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A People's History of the United States

by Howard Zinn
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What are the points of argument in chapter 4 of A People's History of the United States?

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The central thesis of Howard Zinn's A People's History of the United States is that, notwithstanding claims of American exceptionalism based on democracy and equality of opportunity, the political systems of the United States have always exploited the vast majority of citizens for the benefit of a small elite. In this sense, America is not exceptional but resembles the nations of Europe from which its colonists came.

Chapter 4, "Tyranny is Tyranny," provides a cornerstone of this argument by examining the motives of the Founding Fathers for starting the American Revolution. Zinn points out that the majority of those who signed the Declaration of Independence had already been colonial officials under King George III, and almost all of them came from a wealthy, educated elite. They were far more concerned by the leveling movements, which were advocating for economic equality in the colonies, than they were by any threat from England and they went to war largely to distract the common people...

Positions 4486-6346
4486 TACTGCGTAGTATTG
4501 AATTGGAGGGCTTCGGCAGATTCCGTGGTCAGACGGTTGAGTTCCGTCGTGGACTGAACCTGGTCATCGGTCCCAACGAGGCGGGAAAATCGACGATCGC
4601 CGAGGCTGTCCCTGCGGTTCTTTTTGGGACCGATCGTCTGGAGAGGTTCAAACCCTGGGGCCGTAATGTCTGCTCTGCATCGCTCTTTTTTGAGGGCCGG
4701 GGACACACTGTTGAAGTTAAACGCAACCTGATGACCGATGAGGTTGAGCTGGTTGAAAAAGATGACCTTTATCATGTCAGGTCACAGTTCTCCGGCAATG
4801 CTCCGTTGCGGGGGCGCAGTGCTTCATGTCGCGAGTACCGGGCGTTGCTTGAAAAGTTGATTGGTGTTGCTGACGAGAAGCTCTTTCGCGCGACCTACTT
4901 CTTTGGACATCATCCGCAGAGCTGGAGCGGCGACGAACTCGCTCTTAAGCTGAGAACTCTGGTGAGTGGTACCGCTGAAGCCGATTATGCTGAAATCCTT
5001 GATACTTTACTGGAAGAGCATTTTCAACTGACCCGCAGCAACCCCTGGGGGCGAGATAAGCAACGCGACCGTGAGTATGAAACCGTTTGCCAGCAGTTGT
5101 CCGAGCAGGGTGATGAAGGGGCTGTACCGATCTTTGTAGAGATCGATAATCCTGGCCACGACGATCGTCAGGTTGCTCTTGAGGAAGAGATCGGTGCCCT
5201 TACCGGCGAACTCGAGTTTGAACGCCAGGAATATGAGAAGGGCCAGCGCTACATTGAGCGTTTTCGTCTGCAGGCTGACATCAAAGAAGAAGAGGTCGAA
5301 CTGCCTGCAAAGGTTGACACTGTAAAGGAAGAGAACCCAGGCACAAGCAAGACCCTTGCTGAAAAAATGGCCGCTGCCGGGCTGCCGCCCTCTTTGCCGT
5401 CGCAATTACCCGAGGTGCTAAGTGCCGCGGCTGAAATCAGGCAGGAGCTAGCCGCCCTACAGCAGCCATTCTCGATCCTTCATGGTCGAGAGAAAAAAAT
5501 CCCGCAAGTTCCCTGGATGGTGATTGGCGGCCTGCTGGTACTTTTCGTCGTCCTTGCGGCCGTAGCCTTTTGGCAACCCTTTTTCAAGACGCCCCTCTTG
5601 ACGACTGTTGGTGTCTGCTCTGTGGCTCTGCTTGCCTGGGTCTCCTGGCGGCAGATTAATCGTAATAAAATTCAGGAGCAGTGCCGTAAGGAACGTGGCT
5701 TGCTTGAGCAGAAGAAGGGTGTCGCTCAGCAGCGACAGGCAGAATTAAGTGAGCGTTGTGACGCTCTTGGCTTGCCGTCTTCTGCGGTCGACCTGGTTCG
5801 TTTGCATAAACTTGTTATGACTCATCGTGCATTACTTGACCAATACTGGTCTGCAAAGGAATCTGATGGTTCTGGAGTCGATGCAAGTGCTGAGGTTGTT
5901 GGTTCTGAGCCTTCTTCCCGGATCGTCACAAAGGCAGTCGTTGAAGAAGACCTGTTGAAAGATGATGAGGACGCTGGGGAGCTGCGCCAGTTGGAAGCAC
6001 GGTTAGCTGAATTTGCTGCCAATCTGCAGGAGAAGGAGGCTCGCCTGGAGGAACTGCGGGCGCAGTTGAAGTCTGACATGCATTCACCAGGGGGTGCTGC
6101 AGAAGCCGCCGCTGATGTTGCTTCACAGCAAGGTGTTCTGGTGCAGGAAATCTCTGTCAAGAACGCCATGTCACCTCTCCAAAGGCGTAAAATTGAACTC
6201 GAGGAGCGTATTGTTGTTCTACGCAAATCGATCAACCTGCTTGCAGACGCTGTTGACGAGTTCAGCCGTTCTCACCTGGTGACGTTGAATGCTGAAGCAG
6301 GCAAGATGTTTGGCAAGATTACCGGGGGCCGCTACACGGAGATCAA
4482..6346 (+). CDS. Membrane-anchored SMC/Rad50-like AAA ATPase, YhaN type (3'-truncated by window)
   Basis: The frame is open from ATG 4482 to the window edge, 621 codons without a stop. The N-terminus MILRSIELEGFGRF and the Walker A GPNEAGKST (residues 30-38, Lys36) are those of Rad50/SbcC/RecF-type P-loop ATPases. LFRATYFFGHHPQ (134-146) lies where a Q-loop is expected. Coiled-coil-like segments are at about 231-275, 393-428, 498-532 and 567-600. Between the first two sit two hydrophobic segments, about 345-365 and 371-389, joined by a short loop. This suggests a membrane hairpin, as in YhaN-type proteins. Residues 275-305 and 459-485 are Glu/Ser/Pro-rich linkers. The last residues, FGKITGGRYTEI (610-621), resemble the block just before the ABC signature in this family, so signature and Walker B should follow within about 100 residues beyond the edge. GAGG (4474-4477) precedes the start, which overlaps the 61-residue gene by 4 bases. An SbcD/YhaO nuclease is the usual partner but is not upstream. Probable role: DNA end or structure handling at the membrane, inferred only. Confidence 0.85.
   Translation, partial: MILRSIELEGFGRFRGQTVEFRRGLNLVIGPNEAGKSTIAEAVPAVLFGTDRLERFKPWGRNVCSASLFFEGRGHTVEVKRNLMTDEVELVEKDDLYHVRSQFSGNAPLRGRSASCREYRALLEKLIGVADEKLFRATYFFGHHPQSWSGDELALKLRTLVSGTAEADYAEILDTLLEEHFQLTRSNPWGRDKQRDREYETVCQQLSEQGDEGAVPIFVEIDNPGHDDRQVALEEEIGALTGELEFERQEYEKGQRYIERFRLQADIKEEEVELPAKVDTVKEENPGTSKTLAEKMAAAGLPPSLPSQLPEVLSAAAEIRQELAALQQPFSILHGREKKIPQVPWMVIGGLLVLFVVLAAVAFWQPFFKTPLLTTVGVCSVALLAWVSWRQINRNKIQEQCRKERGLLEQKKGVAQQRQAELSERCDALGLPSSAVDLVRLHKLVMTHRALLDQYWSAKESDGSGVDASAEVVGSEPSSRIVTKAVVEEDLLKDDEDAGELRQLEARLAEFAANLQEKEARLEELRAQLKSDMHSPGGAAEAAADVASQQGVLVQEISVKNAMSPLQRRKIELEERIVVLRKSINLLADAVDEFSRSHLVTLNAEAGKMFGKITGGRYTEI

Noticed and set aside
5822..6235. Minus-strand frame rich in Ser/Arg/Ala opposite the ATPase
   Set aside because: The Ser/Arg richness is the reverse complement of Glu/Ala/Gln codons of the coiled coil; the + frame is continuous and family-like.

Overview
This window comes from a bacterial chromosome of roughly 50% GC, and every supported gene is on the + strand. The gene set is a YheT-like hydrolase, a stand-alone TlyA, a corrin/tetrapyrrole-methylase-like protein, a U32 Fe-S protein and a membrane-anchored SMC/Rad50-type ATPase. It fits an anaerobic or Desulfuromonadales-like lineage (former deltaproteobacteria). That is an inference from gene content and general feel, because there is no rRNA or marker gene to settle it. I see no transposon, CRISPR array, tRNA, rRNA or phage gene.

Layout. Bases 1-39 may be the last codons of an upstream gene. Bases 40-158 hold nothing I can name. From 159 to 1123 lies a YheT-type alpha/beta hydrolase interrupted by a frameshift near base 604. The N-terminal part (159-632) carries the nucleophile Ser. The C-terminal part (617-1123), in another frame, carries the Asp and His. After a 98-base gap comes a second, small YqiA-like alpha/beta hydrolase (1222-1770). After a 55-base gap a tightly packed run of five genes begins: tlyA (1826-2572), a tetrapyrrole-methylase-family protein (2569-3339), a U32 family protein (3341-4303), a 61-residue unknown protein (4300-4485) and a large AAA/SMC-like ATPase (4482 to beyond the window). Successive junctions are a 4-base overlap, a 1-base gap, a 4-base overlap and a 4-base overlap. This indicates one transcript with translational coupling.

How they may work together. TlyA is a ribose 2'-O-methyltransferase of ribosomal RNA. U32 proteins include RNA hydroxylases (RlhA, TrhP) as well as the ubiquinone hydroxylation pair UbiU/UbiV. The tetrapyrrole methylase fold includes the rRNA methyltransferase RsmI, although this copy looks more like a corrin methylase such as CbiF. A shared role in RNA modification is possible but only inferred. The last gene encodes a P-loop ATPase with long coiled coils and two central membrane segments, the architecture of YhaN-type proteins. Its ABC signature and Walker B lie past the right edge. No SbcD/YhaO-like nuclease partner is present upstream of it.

(The entire section contains 3 answers and 753 words.)

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